Prairie Chickens – Very little prairie chicken range occurs in this region and opportunities are limited. Opportunities for encounters will be highest in the western edges of this region, along the Flint Hills where some large areas of native rangeland still exists.

Osage Cuestas (Southeast)

Public Land: 109,883 acres

WIHA: 33,937 acres

Pheasants – This region is outside the primary pheasant range, therefore very limited hunting opportunity is available. Pheasants are occasionally found in the northwestern portion of the region, though at very low densities.

Quail – This year, opportunities for quail will be poor in this region. While roadside estimates trended up again this year, results were greatly influenced by a few counts with most of the region remaining low. Modest improvements have still not recovered the region from several consecutive years of poor production. While hunting could be slightly improved in 2023, the best opportunities will be on areas specifically managed for upland birds and the western counties in grasslands extending east off of the Flint Hills.

Prairie Chickens – Greater prairie chicken populations have consistently declined over the long term in this region. And, fire suppression and loss of native grassland has gradually reduced the amount of suitable habitat. Hunting opportunities will be limited, but chickens can occasionally be found in large blocks of native rangeland, primarily along the edge of the Flint Hills.

Flint Hills

Public Land: 196,901 acres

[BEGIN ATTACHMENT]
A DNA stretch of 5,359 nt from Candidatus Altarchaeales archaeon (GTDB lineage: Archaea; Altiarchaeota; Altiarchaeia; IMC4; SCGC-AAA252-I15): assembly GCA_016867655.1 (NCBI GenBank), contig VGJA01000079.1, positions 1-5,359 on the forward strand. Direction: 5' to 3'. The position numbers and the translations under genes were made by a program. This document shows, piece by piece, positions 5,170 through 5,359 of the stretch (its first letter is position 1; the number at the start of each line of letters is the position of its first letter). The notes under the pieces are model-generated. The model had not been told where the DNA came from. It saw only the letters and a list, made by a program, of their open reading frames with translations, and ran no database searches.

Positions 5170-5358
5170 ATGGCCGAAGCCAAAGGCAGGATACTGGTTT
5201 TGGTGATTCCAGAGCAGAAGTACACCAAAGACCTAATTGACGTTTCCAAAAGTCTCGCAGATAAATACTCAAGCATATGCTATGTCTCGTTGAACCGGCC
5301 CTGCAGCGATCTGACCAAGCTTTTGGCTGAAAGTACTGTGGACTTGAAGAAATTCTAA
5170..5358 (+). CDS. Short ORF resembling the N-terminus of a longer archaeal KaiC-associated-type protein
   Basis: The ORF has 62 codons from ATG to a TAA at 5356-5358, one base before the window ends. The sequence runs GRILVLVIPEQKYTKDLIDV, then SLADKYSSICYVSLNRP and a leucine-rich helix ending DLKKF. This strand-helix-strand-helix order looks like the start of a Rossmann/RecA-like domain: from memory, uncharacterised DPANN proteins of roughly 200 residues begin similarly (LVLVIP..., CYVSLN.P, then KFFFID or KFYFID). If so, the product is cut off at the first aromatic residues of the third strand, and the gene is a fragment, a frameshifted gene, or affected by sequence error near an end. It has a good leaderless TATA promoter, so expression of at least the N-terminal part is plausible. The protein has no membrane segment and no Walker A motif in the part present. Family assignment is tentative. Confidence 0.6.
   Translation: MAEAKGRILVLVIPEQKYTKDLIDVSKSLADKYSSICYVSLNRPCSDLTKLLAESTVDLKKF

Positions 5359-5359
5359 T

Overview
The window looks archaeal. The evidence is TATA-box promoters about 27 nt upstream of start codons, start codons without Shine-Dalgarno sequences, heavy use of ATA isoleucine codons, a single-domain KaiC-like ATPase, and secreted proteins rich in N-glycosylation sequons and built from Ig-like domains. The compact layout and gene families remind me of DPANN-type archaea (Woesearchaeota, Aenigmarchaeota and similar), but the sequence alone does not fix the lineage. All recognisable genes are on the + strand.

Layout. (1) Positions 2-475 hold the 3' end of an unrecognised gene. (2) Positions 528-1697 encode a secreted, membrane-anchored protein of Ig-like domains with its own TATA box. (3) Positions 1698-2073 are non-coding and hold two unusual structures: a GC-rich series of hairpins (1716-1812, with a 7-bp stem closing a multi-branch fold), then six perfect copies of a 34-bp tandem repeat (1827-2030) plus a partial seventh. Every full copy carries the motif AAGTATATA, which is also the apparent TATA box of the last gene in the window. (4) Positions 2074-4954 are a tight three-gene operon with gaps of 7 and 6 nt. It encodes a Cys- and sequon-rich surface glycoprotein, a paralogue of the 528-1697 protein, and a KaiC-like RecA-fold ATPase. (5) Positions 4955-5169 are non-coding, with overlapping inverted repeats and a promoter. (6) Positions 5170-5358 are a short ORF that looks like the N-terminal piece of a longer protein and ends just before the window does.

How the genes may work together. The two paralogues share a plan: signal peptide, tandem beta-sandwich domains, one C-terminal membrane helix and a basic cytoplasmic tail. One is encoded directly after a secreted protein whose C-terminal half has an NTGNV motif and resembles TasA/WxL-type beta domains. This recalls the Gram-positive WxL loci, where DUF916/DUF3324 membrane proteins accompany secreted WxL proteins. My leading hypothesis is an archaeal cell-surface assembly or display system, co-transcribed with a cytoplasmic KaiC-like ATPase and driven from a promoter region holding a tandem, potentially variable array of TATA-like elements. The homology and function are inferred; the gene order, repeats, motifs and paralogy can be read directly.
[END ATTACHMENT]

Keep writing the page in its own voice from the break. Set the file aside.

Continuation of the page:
WIHA: 86,326 acres

Pheasants – This region, located on the eastern edge of the primary pheasant range in Kansas, offers limited opportunities. Pheasant densities have always been low in the Flint Hills, with the highest densities on the western edge of the region. And though the roadside index increased this year in this region, results were primarily influenced by large increases on an individual route. Given the limited nature of this increase, it is unlikely hunters will see much change in pheasants across this region in 2023. The best opportunities will be in the northwest portion of the region along the Smoky Hills.

Quail – This region had the highest regional spring whistle index this year. Though, estimates on the summer brood survey declined after the region remained in more critical drought stages compared to other regions. Given high spring densities, the region should maintain reasonable hunting opportunities this fall. Quail production can be impacted in the core of the Flint Hills with annual burning practices limiting nesting cover. Hunters will find the best success in areas that maintained nearby nesting cover and have retained shrub cover that has otherwise been removed from large areas of the region during invasive species control efforts. The highest densities will be found in the southern half of the region this year.

Prairie Chickens – The Flint Hills is the largest intact tallgrass prairie in North America and has been a core habitat for greater prairie chickens for many years. Management changes resulting in both areas of too little and too much prescribed fire have gradually degraded habitat quality, and prairie chicken numbers have declined as a result. Burning was near average in 2023, limiting nesting cover in the core of the Flint Hills. Hunting oppo

South Central Prairies